Many of us are leading busier lives than ever, with work and family commitments being our most time consuming priorities. Finding time to practice guitar is becoming increasingly difficult as hobbies and recreational pursuits get pushed down the "to do" list.
But like anything in life worth our time (and guitar certainly is worth
a good chunk of it), it all boils down to effective time management.
this article is not about promoting a drastic change of lifestyle
if you are looking to truly simplify and de-clutter your life and have
more time for the things you love, I would direct you towards two guys
who know what it means to live a minimalistic life).
I'm going to assume the only thing you're discontent with is the
amount of time you have with the guitar. You want to become a better
player and you feel the only way you'd have more time to practice is if
the days were a couple of hours longer, right?
Wrong. It's time for a simple change in perspective on both what
constitutes "enough practice" and "free time".
1. Practice Smarter and Cut Waste
This is the first point for a reason.
You could spend hours per day practicing and make dismal progress, or
could spend just half an hour per day (e.g. before bed)
and make phenomenal progress. How?
By practicing smarter, stupid!
Smart practice is about planning your time based around specific
and prioritising what you practice to give you the shortest possible
route to fulfilling those goals.
Without this, it doesn't matter how much time you find to practice, it
will never be enough.
Laser focus your practice time based on key personal goals, however,
and you'll need far less time to attain that satisfying sense of
The truth is that you could be wasting as much as 50% of your practice time.
I strongly recommend you start planning what little practice time you
have more smartly right
2. Myth: More Practice Hours = Faster Progress
guitarists are under the illusion that the more hours/minutes they
clock up in each practice session, the better. Well, this may only be
sessions are regular.
But most of us don't have several hours per day. In reality, the number
of hours you practice in one sitting is not so important.
far more effective to practice 30 minutes every day than 4 hours at the
weekend and nothing inbetween. Now, I know what you may be thinking:
"I don't even have time for 30 minutes per day!" - I'll come to that!
point here is that regular practice will help internalise what you
learn quicker than sparse practice, no matter how long those sparse
sessions are. Things like muscle memory can only develop properly with persistent and
repetitive motion and pressure. Leaving practice for
weekends is like taking two steps forwards and one back, (maybe even
two some weekends!).
Similarly, the brain also benefits from frequent repetition
exercises such as memorising the fretboard, finger
positions, scale patterns etc. Think back to when you were preparing
for your exams (or if you're still in school/college, heed this
advice!) - it
was far better to study over the course of two weeks before the exam,
than cram everything into the few nights before. Why? So your brain has
chance to process and organise the information it's being fed.
Small chunks of information are easiest for the brain to process and
So the first
thing to understand is that short
and regular bursts of solid practice
will develop your skills far quicker than long but infrequent sessions.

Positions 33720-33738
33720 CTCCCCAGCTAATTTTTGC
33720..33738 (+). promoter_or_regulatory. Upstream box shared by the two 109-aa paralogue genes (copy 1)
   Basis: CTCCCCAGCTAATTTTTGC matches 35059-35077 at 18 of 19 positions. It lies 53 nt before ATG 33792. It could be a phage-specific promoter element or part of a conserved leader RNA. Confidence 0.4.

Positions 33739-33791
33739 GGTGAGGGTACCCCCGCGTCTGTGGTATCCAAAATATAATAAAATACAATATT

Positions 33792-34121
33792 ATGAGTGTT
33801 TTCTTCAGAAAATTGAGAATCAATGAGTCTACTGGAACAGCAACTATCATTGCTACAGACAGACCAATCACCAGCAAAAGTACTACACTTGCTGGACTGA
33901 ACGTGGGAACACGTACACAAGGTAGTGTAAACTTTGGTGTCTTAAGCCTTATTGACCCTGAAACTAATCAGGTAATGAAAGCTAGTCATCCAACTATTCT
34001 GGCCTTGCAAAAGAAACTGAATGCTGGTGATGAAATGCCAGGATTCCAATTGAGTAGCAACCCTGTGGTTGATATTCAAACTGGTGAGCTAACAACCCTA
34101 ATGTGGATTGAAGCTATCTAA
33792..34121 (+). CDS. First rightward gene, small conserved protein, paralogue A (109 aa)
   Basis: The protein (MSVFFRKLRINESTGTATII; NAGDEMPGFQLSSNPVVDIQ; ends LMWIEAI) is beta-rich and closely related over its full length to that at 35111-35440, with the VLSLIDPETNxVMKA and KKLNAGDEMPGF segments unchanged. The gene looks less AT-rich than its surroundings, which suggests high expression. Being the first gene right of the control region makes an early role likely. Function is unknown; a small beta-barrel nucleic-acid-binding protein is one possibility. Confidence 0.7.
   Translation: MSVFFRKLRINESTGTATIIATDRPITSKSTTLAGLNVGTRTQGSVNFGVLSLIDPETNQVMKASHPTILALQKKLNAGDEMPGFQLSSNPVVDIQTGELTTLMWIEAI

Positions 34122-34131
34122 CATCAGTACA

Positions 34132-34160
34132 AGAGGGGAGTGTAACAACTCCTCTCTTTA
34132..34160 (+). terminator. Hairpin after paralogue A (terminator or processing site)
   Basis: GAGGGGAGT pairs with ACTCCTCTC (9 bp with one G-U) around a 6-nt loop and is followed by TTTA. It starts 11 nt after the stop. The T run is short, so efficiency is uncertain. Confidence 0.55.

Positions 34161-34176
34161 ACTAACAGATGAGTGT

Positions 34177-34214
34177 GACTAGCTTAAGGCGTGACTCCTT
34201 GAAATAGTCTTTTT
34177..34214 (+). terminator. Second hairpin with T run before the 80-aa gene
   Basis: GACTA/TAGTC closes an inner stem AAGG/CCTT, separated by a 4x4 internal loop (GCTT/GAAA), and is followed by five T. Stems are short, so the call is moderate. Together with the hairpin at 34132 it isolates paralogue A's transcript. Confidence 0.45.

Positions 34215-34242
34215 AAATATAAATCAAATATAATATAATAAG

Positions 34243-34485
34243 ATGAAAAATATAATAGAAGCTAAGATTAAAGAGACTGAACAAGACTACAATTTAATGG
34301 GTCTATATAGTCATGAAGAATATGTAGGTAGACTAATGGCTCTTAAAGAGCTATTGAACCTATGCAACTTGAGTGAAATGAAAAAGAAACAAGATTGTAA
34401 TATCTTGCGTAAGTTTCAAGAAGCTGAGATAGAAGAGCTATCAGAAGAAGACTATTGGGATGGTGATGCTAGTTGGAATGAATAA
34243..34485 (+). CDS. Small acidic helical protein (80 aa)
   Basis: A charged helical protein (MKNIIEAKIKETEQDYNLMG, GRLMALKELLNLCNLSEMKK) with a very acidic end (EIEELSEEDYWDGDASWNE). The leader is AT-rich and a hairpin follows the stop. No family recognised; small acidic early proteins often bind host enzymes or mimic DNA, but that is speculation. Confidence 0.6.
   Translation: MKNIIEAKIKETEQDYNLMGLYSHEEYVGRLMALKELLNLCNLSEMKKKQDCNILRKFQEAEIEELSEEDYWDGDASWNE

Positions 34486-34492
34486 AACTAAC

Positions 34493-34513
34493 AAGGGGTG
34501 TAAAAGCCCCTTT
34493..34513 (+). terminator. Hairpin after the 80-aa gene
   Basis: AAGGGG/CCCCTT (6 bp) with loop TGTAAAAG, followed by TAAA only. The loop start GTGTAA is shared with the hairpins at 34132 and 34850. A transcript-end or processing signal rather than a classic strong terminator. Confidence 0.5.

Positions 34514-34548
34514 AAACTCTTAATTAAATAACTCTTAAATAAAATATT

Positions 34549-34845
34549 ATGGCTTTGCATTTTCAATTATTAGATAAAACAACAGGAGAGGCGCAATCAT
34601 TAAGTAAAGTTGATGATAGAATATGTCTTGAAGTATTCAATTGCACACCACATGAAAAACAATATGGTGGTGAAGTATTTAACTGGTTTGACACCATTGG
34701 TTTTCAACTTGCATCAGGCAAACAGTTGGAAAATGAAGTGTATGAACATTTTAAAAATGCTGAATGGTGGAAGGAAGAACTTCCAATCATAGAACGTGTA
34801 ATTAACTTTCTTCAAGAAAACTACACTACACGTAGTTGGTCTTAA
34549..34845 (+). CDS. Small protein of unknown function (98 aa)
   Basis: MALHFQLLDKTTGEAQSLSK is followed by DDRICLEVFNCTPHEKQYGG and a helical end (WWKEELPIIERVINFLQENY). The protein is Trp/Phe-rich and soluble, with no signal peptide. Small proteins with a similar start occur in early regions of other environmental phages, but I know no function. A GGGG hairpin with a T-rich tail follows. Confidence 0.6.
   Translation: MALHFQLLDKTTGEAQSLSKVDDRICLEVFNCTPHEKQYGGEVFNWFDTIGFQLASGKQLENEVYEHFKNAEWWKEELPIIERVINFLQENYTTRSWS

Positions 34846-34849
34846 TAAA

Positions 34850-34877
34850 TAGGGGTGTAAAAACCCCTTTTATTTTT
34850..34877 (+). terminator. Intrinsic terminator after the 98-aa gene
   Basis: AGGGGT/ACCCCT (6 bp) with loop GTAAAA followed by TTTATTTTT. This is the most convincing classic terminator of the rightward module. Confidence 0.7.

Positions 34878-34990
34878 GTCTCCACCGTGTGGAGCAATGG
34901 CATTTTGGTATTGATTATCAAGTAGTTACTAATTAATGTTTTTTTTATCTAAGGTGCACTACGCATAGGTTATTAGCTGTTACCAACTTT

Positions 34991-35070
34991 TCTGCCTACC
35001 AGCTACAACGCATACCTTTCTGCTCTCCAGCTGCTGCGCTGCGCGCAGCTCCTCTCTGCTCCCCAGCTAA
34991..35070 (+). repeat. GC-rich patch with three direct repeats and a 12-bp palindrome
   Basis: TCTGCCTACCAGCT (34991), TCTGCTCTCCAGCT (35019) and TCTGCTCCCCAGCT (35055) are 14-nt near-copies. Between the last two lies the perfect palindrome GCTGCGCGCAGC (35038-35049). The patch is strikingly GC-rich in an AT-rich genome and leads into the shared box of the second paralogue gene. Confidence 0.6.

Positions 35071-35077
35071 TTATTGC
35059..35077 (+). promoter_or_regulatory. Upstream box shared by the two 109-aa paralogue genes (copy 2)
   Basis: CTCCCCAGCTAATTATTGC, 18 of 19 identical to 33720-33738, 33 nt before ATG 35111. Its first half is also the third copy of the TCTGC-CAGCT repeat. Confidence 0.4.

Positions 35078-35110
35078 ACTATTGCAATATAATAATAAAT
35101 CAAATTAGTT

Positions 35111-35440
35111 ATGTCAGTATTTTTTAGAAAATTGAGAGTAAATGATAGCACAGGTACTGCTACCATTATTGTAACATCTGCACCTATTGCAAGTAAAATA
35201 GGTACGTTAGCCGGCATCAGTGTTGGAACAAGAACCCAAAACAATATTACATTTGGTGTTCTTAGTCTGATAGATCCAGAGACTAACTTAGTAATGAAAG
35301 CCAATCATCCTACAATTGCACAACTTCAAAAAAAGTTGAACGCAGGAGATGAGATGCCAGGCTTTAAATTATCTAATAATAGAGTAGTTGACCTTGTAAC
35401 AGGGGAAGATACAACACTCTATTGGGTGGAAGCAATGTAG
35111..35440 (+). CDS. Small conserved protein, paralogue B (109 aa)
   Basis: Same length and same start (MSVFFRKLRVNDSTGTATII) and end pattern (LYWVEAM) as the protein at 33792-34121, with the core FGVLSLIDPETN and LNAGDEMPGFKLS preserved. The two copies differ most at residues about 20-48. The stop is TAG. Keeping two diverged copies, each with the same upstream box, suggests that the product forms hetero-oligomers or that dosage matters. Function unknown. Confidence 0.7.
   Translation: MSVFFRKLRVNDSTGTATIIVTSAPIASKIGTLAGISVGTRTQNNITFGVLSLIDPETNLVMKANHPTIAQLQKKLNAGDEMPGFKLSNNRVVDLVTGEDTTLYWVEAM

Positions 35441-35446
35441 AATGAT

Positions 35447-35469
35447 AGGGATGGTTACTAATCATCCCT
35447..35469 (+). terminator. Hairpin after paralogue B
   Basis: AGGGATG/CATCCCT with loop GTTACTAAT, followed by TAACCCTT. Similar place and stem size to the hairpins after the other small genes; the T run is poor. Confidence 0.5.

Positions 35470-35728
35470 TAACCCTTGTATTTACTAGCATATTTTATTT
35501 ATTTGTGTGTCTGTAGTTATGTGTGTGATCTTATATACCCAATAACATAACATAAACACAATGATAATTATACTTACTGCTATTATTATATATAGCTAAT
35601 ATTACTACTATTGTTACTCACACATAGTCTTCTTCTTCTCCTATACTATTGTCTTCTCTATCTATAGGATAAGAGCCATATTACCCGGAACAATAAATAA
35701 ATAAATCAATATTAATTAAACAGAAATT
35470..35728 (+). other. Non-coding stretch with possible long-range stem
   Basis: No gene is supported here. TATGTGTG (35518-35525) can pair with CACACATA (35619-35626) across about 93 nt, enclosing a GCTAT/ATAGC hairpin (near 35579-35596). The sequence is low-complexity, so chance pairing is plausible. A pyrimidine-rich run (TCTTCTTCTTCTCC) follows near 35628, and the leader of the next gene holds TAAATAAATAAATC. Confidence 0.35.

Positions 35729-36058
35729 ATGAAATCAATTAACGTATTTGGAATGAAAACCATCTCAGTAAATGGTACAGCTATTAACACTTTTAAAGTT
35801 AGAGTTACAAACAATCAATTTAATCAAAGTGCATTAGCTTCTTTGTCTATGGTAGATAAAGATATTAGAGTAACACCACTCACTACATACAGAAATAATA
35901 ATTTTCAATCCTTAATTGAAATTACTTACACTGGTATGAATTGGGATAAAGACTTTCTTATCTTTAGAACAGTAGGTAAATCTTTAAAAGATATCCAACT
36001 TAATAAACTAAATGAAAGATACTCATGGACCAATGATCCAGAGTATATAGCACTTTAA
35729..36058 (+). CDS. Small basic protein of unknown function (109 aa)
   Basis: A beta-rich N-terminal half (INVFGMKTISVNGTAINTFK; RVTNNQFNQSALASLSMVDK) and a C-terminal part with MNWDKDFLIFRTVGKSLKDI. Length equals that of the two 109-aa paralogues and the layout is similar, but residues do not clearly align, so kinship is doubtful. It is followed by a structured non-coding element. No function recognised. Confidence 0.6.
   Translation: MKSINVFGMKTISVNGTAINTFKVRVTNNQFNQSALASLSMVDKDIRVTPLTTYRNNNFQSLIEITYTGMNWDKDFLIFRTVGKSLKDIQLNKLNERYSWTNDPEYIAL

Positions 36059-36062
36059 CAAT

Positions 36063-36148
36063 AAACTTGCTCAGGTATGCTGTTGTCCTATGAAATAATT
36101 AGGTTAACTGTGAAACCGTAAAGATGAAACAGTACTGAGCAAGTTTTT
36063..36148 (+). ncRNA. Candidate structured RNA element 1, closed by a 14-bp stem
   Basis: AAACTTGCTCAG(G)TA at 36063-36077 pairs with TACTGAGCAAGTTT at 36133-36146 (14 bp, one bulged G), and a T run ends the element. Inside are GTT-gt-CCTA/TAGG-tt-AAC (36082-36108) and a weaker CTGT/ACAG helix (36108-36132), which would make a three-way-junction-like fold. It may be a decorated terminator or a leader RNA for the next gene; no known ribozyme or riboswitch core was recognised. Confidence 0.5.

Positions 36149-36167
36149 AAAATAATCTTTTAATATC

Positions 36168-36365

But what if you don't even have 30 minutes per day to practice
3. Is Free Time Hiding Right In Front Of You?
may be more free time available during a typical day than
you initially realise, especially once you get home from work or
wherever it is you've been.
Everyone's life is different, but if
you don't spend much time at home then a travel guitar
might prove a
good investment. They are lightweight, portable and can be taken on
planes, walks and make the perfect hotel room companion.
If you're a 9-5'er, your free time will predominantly be in the
Perhaps it's not your turn to cook dinner tonight - pick up the guitar.
the significant other is putting the kids to bed - pick up the guitar.
The significant other may be watching one of those
crappy TV shows you hate or s/he's on the laptop, reading or soaking in
the bath - pick up the guitar (in another room of course, whether it's
the bedroom or bathroom, it does not matter where).
you're a single parent and your responsibilities are not shared, the
most obvious time for a short practice is after the kids are in bed and
before they wake...
Get into the habit of rising a mere 20
minutes earlier in the morning and going to bed a mere 20 minutes later
at night - that's an extra 40 minutes practice per day. Do not
underestimate how this accumulated practice can speed up your progress.
To put it into perspective, that's over 240 hours of extra practice per year if you can stick to it.
Use an unplugged electric guitar (or with a headphone amp)
during those quieter
times. There is still so much that can be done before you work on
things like volume and tone.
sounds silly, but are you absolutely certain you can't find a quiet
place in your office to practice guitar at lunch? Obviously if you work
for a solicitors that's gonna be difficult, but a design-based agency? A
little more relaxed I imagine.
A little more controversial - tell the S/O
you're working late, drive out to a quiet spot with your guitar in the
trunk and spend half an hour making sweet lo... I mean
practicing. When your significant other finds out you've been
"cheating", relax! It will have only been with your six-string
temptress/casanova. Oh the relief! (Ok that was more of a
tongue-in-cheek tip - make of it what you will.)
if work and physically playing guitar just won't mix, lunch time at the
office is precious time for reading up on theory - how notes and
intervals work, scales, fretboard memorisation and getting new ideas
for your practice sessions...